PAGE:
travel postcards, practical advice, images and snippets of randomness

If you live in, or travel around, any of the UK’s larger cities; have you tried to get a simple cheese and onion cob?

Try if you want to – but it’s almost impossible to obtain this previous staple of the general publics’ lunch, I tried 7 or 8 bakers last week and none were able to oblige. There was a whiff of hope at one shop, when after having eyed me with suspicion, a member of staff offered to make one and disappeared round the back – only to return 5 minutes later (yes, really, 5 minutes) with the news that there was no onion…

Instead, you will be offered all manner of other rubbish, purporting to be an ‘improvement’ on your simple requirements.

There is a plethora of baguette retailers – most of whom wouldn’t know a real baguette if it bit them in the ass – the pale, undercooked rubbish they foist onto the public would shame a real French baker.

Cheese and Onion Cob

What lies behind this disappearance is of course the commercialisation of your lunch; most of the new breed of lunch retailers make a big deal out of freshness, but the bread is mostly delivered part cooked, to be finished off on site in a big fan heater.

Fillings are decided on by a panel of experts with a keen eye on the profits; a cheese and onion cob wouldn’t shift at £2.50, but a Tomato blushed, rosemary scented foot long ‘baguette’ stuffed with sun ripened peppers from the slopes of Kilimanjaro and dill scented wild salmon could go for £3.95.

The commercialisation is further evidenced by the appearance of chain stores, including that one that sells ‘subs’ – whatever they are – I have never managed to get in one of their shops find out – the smell emanating from the door makes me heave.

Another ‘ready to eat’ merchant now sells half a sandwich – ‘half the dough’, oh how I laughed…

A further ‘envelope pushing’ line is the ‘bread less sandwich’ – what the hell is a bread less sandwich? We used to call it a salad.

Is it me?…

The following misdemeanors are all attributable to members of an elite club in the UK whose numbers are limited to 636 members:

  • 29 accused of spouse abuse
  • 19 of writing bad cheques
  • 7 arrested for fraud
  • 117 directly or indirectly been bankrupted in at least two businesses
  • 3 served a prison sentence for assault
  • 71 cannot obtain a credit card due to bad credit
  • 14 arrested on drug related charges
  • 8 arrested for shoplifting
  • 21 currently defendants in a court case
  • 84 charged with drunk driving in the last year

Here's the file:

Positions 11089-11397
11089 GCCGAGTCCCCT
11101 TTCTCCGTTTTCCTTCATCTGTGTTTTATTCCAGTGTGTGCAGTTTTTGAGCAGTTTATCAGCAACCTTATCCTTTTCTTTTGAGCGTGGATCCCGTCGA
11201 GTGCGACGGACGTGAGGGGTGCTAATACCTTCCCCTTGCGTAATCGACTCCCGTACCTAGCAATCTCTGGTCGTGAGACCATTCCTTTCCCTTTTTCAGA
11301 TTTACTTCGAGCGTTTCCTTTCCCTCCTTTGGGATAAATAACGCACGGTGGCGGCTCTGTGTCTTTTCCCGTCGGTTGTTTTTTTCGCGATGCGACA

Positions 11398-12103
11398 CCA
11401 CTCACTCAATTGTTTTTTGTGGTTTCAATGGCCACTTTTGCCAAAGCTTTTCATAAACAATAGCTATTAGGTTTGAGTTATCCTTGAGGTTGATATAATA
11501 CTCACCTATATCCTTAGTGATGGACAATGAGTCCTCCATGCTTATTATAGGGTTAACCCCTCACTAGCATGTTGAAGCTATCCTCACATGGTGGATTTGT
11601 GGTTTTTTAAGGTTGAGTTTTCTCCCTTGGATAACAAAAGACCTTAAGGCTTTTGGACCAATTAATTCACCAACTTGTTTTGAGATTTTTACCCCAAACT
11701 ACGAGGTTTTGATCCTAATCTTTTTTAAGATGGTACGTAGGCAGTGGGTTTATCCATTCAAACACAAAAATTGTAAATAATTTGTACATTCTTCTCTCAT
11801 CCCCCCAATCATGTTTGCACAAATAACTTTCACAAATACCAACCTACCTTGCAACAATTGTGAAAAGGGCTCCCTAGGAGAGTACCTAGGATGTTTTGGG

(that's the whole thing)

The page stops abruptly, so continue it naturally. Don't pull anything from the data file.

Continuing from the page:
The name of the club………

Houses of Parliament

The House of Commons

Source: BBC Radio 2 Monday 15th January 2007 The Wogan Breakfast Show & Mr B in Quinton

Sitting in the usual stream of never ending traffic – which turns a 10 minute journey into one lasting over 40 – you get to think about a lot of things, especially with the blank canvas of yet another van blocking all else from view.

If you are 10 cars back; and the lights change; what do you imagine are your chances of getting through?

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Another level of government sponsored mayhem is about to hit the flying public. As if the current round of preflight belt/ shoes/ coat removal and then the interrogation and search for liquids were not enough, the Chancellor has now seen fit to double the passenger air tax – at short notice and with effect from February 07 – meaning that passengers who booked before the tax was announced will have it collected from them one way or another – possibly at the check in desk.

This tax is supposed to make us pay for being so selfish in our mode of transport and to even up the ‘lightly taxed’ aviation industry.

The Environment Minister (Ian Pearson) recently called Ryanair the ‘irresponsible face of capitalism’, now I am no defender of Ryanair; but what exactly does the minister expect of them, they already operate the most modern fleet they can, are they expected to cease trading?

A few facts:

  • According to the Stern review, aviation generates 1.6% of global emissions
  • Assuming recent growth rates continue this would be 2.5% by 2050
  • Road transport creates 10% of global emissions – now
  • Electricity generation creates 24%
  • Deforestation creates 18% (and half of this from Indonesia and Brazil alone)

Despite these facts the government has been reluctant to invest in green energy production and has delayed decisions on public transport infrastructure projects, which could cut road traffic emissions. It is therefore fair to assume that the increased tax on air travel is simply another cash grab.

Regarding the security levels; whilst most of us accept that this is necessary for our safety there are some ‘opt outs’ available – disguise is apparently acceptable details here… is it me?

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